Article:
I found this site because I "Asked This Old House" I love it and will become a frequent visitor.
The other day it was warm (34 F) and the ice/snow was melting. I reached down to clean out some leaves in my down spout on my aluminum gutter and I received a shock. I quickly grabbed my meter and with the black probe stuck in between the slabs of concrete, I touched the red probe to the metal on the gutter and got 50 volts.
I then turned off the main breaker at the electrical panel and tested again no voltage. I started to turn on breaker by breaker and found the exact break that was causing the issue. That breaker is for 5 ceiling lights located on the 1st floor in the same corner as the gutter down spout.
My next step was to remove the screws holding the brackets in place for the gutter downspout. I thought maybe one is screwed into a wire. That did not fix the problem. At that point I tested again, with black probe stuck in the ground again I touched the ladder, 50 volts, then I touched a metal hinge on my wooden fence, 30 volts. The actual ground is electrified.
The worst part is if I turn off all breakers on the panel except the one causing the problem and turn off all lights on that breaker (I don't believe any outlets are on that breaker) I see the electric meter spin. I am using power due to the problem. Two days after the problem it got below freezing and the ground dried up. I could not get a reading using the same techniques. It seems to only happen when it rains or is wet.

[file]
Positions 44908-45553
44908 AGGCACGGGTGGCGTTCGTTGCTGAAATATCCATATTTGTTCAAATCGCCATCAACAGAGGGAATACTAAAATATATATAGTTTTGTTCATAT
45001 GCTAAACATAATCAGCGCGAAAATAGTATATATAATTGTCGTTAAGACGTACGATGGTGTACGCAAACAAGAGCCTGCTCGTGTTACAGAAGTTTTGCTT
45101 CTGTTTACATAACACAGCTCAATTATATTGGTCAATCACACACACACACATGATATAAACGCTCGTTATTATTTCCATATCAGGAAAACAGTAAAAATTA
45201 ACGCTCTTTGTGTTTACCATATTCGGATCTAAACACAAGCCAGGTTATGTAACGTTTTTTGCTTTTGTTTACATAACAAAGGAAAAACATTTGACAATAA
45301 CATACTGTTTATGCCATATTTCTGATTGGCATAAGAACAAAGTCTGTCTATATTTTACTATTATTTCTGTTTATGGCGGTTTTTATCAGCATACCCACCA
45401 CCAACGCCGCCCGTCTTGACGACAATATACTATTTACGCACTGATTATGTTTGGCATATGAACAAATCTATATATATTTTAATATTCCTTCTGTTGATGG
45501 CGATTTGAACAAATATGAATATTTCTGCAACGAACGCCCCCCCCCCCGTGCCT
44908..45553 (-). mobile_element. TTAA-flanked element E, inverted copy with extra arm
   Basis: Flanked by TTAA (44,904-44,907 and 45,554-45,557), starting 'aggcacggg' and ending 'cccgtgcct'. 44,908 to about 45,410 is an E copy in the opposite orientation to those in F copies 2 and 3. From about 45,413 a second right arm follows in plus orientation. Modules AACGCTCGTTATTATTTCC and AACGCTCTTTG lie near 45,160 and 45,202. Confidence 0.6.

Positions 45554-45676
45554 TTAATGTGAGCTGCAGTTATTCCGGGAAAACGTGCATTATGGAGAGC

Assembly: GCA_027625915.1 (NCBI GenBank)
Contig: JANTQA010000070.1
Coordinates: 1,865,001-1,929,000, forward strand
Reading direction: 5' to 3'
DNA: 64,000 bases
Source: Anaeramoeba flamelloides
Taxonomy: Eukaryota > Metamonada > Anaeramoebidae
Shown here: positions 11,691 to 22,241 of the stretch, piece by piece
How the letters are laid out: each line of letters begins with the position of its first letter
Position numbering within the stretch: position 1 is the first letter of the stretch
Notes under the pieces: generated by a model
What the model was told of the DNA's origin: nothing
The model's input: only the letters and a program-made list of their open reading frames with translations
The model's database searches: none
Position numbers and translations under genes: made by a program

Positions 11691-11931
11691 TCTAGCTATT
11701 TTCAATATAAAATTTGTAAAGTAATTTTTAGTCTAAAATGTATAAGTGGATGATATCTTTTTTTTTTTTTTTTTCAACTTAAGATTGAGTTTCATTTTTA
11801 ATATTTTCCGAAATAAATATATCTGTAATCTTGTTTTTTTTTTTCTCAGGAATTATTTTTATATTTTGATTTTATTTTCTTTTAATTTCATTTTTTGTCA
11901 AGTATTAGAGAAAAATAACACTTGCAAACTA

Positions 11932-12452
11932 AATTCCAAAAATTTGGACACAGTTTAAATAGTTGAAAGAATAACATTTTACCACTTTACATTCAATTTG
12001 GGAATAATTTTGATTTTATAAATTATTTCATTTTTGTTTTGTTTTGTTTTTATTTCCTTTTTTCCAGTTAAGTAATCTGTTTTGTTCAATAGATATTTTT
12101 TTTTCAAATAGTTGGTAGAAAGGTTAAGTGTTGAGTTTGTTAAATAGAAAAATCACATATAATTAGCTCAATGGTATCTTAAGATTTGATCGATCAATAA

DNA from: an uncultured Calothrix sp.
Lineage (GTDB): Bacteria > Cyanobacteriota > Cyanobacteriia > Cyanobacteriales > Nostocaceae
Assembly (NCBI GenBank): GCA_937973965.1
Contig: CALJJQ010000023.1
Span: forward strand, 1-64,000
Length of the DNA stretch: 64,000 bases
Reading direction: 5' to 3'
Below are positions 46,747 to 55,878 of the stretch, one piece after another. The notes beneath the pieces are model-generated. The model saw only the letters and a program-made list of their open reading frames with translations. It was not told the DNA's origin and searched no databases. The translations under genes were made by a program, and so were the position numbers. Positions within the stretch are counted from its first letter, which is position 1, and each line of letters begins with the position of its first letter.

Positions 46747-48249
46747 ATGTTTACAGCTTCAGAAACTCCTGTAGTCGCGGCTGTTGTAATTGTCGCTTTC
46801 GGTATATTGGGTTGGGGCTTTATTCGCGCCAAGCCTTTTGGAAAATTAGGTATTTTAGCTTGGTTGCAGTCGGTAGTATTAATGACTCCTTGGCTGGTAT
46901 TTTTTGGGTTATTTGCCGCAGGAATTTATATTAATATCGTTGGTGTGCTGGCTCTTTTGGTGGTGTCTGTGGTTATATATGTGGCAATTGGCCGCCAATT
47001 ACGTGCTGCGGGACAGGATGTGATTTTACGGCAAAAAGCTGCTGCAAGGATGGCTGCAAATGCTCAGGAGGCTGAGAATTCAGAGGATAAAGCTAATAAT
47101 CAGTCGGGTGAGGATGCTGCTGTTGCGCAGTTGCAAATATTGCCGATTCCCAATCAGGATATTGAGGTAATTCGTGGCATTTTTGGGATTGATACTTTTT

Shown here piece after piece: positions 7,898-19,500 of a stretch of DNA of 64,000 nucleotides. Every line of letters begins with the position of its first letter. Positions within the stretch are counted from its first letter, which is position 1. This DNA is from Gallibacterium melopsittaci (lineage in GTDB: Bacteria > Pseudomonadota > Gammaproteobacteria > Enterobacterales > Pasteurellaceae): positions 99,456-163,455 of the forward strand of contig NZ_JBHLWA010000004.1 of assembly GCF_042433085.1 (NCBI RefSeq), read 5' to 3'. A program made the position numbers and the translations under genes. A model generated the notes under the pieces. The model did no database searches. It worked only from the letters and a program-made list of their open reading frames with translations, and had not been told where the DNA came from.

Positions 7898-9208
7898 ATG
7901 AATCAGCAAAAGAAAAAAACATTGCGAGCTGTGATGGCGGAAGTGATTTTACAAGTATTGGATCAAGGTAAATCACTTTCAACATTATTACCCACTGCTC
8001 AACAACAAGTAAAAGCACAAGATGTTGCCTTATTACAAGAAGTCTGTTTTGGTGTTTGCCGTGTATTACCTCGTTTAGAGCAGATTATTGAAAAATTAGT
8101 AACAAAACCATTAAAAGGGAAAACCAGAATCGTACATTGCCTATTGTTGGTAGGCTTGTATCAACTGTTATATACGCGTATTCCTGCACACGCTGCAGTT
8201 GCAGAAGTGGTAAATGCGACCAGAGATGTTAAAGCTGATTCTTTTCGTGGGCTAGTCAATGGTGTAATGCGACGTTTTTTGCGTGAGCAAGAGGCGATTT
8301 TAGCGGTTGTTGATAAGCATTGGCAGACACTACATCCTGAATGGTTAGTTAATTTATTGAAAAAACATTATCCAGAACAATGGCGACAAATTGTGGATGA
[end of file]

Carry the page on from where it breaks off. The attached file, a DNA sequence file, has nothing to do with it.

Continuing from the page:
The house is stucco on the outside and plaster lath on the inside. The circuit panel is newer and all the wiring in the basement is newer, but most of the wiring in the house is old. the problem does not exist with any other downspout. In the problem area there is a detached garage (on a different breaker) with in 4 feet and the main power line and ground with in 3 feet. Can anyone help?